WORKING FOR THE PUBLIC GOOD
If working in the law sector while doing something tangible for your country appeals, then the Crown Prosecution Service (CPS) or Government Legal Service (GLS) could be for you. It is the main prosecuting authority in England and Wales and works in partnership with other agencies such as the police and courts reviewing criminal cases in order to see whether there is a realistic chance for a conviction to be made on the basis of the evidence available. If so, it advises the police during the early stages of the investigation, prepares cases for court, and presents those cases at court.
Ken Macdonald QC, Director of Public Prosecutions, says: ‘We are the biggest law firm in the country and we are increasingly designed to deliver justice to the community. I want a world-class prosecuting service at the heart of the criminal justice system helping to build a fairer and more decent society – a public prosecution service, respected and valued in those terms. This can only be achieved with the help, support and commitment of our staff.’
WORKING FOR THE CPS
There are three main roles within the CPS: Prosecutors (lawyers) who review and prosecute criminal cases as well as undertaking advice work, case building and advocacy; CPS Case Workers who assist the prosecutors with their casework by attending court and liaising with witnesses and other organisations within the criminal justice system; Administrators who work within all the different departments of the CPS including Finance, Learning and Development, and HR.
LEGAL TRAINING SCHEME
Training and professional development are both encouraged within the CPS, with the Law Society accrediting courses for lawyers. The Legal Trainee Scheme includes both pupillages, which last for one year, and training contracts, which last for two years. However, if you have relevant prior experience you may be able to apply for a reduction in your training period. Because the CPS only deals in criminal litigation and trainee solicitors are required to gain experience in three areas of the law, they must undertake one or more secondments in private practise outside CPS. However, pupils can serve the full 12 months with the CPS, but are encouraged to spend a month of the first six in chambers. They then spend their last six months working as prosecutors in the magistrates’ courts. If you successfully complete your training contract or pupillage you will be offered a post as a prosecutor. The starting salary for trainees is £18,425 and is then reviewed annually. For more information about the Legal Training Scheme contact firstname.lastname@example.org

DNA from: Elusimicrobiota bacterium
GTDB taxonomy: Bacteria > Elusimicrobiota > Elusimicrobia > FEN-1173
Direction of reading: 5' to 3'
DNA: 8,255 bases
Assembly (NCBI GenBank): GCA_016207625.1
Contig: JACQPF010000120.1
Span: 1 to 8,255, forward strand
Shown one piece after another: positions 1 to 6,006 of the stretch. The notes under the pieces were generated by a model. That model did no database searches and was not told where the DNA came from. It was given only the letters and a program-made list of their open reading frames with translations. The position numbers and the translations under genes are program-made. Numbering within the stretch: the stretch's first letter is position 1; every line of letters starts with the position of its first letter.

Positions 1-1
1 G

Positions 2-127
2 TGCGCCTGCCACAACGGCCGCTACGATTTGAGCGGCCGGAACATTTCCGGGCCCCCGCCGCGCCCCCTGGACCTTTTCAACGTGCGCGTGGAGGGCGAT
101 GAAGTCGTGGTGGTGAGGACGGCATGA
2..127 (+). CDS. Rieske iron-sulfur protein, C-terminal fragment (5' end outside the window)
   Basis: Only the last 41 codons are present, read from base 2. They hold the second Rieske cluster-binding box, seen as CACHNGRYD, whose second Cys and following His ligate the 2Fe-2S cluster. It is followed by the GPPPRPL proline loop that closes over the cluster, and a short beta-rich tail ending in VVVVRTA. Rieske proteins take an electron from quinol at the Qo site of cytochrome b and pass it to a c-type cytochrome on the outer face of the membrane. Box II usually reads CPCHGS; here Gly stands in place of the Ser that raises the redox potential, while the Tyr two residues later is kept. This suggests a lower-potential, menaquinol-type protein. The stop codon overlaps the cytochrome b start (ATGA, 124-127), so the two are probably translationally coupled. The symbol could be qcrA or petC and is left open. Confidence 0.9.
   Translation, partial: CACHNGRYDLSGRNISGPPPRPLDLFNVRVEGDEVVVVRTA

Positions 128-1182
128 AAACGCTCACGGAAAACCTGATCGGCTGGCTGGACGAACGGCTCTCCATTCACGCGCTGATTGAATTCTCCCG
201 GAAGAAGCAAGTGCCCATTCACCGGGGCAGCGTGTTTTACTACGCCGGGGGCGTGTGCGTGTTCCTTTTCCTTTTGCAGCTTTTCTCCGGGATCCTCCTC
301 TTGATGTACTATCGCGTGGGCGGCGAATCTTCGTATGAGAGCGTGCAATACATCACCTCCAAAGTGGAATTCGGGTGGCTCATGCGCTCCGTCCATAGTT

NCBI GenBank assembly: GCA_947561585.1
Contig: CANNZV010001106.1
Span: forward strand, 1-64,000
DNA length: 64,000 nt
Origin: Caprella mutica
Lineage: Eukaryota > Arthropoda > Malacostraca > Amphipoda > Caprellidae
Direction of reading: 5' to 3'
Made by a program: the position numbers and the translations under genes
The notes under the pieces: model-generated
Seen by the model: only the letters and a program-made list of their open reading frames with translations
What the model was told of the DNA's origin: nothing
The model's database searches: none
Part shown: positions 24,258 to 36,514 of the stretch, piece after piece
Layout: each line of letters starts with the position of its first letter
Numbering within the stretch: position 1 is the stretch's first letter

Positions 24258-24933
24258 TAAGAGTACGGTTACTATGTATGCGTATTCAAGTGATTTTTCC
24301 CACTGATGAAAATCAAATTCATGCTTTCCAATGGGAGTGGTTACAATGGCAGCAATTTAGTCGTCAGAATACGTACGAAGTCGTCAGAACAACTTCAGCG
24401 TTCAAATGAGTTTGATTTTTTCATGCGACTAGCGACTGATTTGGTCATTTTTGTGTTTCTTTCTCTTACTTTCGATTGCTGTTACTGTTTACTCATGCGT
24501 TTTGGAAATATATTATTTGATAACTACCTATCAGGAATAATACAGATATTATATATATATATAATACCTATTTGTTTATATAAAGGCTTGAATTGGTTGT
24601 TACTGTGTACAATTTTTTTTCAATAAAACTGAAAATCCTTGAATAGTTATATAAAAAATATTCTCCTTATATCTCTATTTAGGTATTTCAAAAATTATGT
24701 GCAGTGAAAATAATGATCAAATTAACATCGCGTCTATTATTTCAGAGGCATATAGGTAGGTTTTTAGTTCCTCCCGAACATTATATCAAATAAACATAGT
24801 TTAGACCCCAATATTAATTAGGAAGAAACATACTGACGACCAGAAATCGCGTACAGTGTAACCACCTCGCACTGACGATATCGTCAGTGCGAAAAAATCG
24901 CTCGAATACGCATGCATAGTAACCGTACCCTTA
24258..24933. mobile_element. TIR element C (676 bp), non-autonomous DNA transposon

LAW SCHOLARSHIP SCHEME
Once employed by the CPS you can apply for the Law Scholarship Scheme, which offers a clear development route from Administrator through to Crown Prosecutor, and pays fees for the Professional Skills Course (PSC) for trainee solicitors. For pupils it pays for the advocacy, forensic accounting and advice to counsel courses, as well as travelling costs. Study can be part time or distance learning, so you can still work while you learn.
If you’d like to ‘try before you buy’, work experience, mini-pupillages and job shadowing opportunities are available for prospective trainees. For details contact your local CPS office for details.
GOVERNMENT LEGAL SERVICE
The Government Legal Service (GLS) has very close links with the CPS, as well as the Foreign and Commonwealth Office. Its only client is the British Government and virtually all UK regulations are the work of the GLS. It employs around 1900 lawyers and trainees who advise government ministers on matters as diverse as education, tax, human rights, industry, and finance. The GLS litigates in all UK courts, as well as in the European Court of Justice in Luxembourg, and the European Court of Human Rights in Strasbourg.
Like the CPS, the GLS offers both training contracts, which last for two years, and pupillages, which last for a year. Annually, about 25 places are offered but you need to be sure you’ll get an upper second-class degree or better to be considered. Although your degree doesn’t necessarily need to be in law, you will need strong analytical and communication and interpersonal skills. Non-law graduates have to complete the Common Professional Examination (CPE) and funding may be available for this. Trainee solicitors spend six months in four different seats over the two-year period before qualifying, while pupils divide their one-year pupillage between the GLS and chambers. The GLS pays your Legal Practice Course (LPC), or Bar Vocational Course (BVC) fees in full, as well as any other compulsory professional skills course fees. It also provides you with a grant of about £5,000 – £7,000 for the vocational year.
Starting salaries for trainees in London are between £21,300 – £23,900, while newly qualified rates in London are between £27,000 – £38,000, depending on the department. For more information, please refer to the website at www.gls.gov.uk, or email email@example.com
CPS: THE NUMBERS
The CPS was created by the Prosecution of Offences Act 1985.
The CPS employs around 8,775 staff.
2,500 staff are lawyers.
30 per cent of employees are qualified prosecutors and more than 94 per cent of staff are engaged in frontline prosecutions.
Every year the CPS deals with more than 1.3 million cases in the magistrates’ court.
Every year the CPS deals with about 115,000 in the Crown Court.
The CPS has three headquarters based in London, York, and Birmingham.